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About asanerman

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    A dried up old human being full of life!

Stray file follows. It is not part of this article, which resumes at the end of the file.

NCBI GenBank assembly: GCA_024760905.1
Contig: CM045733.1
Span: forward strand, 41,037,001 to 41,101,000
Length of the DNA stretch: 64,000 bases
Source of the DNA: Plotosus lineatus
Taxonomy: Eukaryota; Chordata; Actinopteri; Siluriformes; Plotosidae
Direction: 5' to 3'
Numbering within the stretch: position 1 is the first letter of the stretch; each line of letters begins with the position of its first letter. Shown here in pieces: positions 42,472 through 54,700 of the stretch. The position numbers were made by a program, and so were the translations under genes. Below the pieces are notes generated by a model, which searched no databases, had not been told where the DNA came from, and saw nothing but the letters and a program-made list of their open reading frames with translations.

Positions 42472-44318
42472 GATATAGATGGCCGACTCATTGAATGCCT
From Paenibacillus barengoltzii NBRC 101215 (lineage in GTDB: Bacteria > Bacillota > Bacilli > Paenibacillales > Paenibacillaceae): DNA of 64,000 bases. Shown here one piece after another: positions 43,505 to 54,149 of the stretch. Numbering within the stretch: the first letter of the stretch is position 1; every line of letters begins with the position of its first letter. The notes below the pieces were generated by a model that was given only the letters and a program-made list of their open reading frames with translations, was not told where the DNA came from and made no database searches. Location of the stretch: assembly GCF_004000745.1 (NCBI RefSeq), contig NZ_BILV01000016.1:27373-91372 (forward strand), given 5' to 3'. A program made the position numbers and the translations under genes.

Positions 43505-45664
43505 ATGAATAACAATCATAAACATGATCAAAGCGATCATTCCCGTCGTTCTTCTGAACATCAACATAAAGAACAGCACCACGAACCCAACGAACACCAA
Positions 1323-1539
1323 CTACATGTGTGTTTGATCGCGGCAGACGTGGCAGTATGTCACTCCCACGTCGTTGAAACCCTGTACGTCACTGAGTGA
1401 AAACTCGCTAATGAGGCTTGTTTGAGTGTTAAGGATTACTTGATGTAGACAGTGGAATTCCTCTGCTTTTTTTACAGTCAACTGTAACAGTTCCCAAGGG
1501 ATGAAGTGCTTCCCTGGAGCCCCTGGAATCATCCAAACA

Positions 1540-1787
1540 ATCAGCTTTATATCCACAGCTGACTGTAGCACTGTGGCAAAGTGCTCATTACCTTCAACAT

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  • Still have any Gods? If so, who or what?
    Only to be competent in my reasonings